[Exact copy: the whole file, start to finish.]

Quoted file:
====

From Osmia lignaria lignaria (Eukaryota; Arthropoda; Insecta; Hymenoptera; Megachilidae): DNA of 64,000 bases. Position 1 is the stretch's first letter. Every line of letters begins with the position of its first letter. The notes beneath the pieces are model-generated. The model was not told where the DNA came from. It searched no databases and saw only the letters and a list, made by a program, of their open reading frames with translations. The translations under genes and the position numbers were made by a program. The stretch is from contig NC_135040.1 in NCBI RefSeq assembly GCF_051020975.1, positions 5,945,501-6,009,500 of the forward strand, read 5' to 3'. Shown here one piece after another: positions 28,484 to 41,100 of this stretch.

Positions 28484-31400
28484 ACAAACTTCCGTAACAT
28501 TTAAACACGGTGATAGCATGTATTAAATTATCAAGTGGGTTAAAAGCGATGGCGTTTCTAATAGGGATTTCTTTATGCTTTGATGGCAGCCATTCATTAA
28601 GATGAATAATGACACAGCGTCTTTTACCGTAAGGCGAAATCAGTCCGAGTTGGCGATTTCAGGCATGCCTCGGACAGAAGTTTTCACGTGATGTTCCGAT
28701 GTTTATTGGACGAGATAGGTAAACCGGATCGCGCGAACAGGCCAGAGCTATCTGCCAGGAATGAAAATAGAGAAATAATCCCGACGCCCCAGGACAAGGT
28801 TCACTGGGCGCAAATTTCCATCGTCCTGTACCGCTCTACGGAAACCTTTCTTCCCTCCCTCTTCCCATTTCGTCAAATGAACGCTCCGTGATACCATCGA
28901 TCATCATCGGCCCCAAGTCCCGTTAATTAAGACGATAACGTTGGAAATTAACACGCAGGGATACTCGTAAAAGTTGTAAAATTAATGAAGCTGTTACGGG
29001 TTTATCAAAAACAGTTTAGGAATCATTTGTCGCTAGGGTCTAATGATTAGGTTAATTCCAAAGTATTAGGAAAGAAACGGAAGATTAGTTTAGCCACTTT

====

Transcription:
From Osmia lignaria lignaria (Eukaryota; Arthropoda; Insecta; Hymenoptera; Megachilidae): DNA of 64,000 bases. Position 1 is the stretch's first letter. Every line of letters begins with the position of its first letter. The notes beneath the pieces are model-generated. The model was not told where the DNA came from. It searched no databases and saw only the letters and a list, made by a program, of their open reading frames with translations. The translations under genes and the position numbers were made by a program. The stretch is from contig NC_135040.1 in NCBI RefSeq assembly GCF_051020975.1, positions 5,945,501-6,009,500 of the forward strand, read 5' to 3'. Shown here one piece after another: positions 28,484 to 41,100 of this stretch.

Positions 28484-31400
28484 ACAAACTTCCGTAACAT
28501 TTAAACACGGTGATAGCATGTATTAAATTATCAAGTGGGTTAAAAGCGATGGCGTTTCTAATAGGGATTTCTTTATGCTTTGATGGCAGCCATTCATTAA
28601 GATGAATAATGACACAGCGTCTTTTACCGTAAGGCGAAATCAGTCCGAGTTGGCGATTTCAGGCATGCCTCGGACAGAAGTTTTCACGTGATGTTCCGAT
28701 GTTTATTGGACGAGATAGGTAAACCGGATCGCGCGAACAGGCCAGAGCTATCTGCCAGGAATGAAAATAGAGAAATAATCCCGACGCCCCAGGACAAGGT
28801 TCACTGGGCGCAAATTTCCATCGTCCTGTACCGCTCTACGGAAACCTTTCTTCCCTCCCTCTTCCCATTTCGTCAAATGAACGCTCCGTGATACCATCGA
28901 TCATCATCGGCCCCAAGTCCCGTTAATTAAGACGATAACGTTGGAAATTAACACGCAGGGATACTCGTAAAAGTTGTAAAATTAATGAAGCTGTTACGGG
29001 TTTATCAAAAACAGTTTAGGAATCATTTGTCGCTAGGGTCTAATGATTAGGTTAATTCCAAAGTATTAGGAAAGAAACGGAAGATTAGTTTAGCCACTTT